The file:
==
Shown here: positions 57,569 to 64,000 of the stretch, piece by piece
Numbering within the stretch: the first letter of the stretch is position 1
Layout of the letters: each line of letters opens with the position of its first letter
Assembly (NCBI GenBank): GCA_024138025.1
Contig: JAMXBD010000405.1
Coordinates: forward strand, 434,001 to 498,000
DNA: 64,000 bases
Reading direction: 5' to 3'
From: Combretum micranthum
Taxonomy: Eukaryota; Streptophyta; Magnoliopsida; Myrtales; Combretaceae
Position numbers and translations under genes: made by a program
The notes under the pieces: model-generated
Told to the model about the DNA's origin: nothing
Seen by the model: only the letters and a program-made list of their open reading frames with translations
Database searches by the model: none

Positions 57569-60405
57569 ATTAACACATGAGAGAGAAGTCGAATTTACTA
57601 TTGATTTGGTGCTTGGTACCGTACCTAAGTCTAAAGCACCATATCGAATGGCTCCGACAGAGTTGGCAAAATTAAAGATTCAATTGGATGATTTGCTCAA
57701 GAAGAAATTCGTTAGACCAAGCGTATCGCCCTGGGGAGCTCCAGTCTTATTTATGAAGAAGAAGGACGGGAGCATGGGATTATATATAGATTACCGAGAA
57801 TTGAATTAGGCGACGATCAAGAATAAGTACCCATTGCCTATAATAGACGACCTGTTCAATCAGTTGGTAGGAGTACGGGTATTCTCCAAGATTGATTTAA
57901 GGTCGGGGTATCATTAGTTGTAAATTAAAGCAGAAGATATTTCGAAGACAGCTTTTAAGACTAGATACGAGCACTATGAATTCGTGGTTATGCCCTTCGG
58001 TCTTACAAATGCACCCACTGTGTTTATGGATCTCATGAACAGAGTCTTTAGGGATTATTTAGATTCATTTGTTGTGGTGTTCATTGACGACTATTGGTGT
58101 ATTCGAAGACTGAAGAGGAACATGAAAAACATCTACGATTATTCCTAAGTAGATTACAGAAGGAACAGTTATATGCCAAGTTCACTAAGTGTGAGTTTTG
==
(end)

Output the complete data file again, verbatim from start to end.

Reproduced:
Shown here: positions 57,569 to 64,000 of the stretch, piece by piece
Numbering within the stretch: the first letter of the stretch is position 1
Layout of the letters: each line of letters opens with the position of its first letter
Assembly (NCBI GenBank): GCA_024138025.1
Contig: JAMXBD010000405.1
Coordinates: forward strand, 434,001 to 498,000
DNA: 64,000 bases
Reading direction: 5' to 3'
From: Combretum micranthum
Taxonomy: Eukaryota; Streptophyta; Magnoliopsida; Myrtales; Combretaceae
Position numbers and translations under genes: made by a program
The notes under the pieces: model-generated
Told to the model about the DNA's origin: nothing
Seen by the model: only the letters and a program-made list of their open reading frames with translations
Database searches by the model: none

Positions 57569-60405
57569 ATTAACACATGAGAGAGAAGTCGAATTTACTA
57601 TTGATTTGGTGCTTGGTACCGTACCTAAGTCTAAAGCACCATATCGAATGGCTCCGACAGAGTTGGCAAAATTAAAGATTCAATTGGATGATTTGCTCAA
57701 GAAGAAATTCGTTAGACCAAGCGTATCGCCCTGGGGAGCTCCAGTCTTATTTATGAAGAAGAAGGACGGGAGCATGGGATTATATATAGATTACCGAGAA
57801 TTGAATTAGGCGACGATCAAGAATAAGTACCCATTGCCTATAATAGACGACCTGTTCAATCAGTTGGTAGGAGTACGGGTATTCTCCAAGATTGATTTAA
57901 GGTCGGGGTATCATTAGTTGTAAATTAAAGCAGAAGATATTTCGAAGACAGCTTTTAAGACTAGATACGAGCACTATGAATTCGTGGTTATGCCCTTCGG
58001 TCTTACAAATGCACCCACTGTGTTTATGGATCTCATGAACAGAGTCTTTAGGGATTATTTAGATTCATTTGTTGTGGTGTTCATTGACGACTATTGGTGT
58101 ATTCGAAGACTGAAGAGGAACATGAAAAACATCTACGATTATTCCTAAGTAGATTACAGAAGGAACAGTTATATGCCAAGTTCACTAAGTGTGAGTTTTG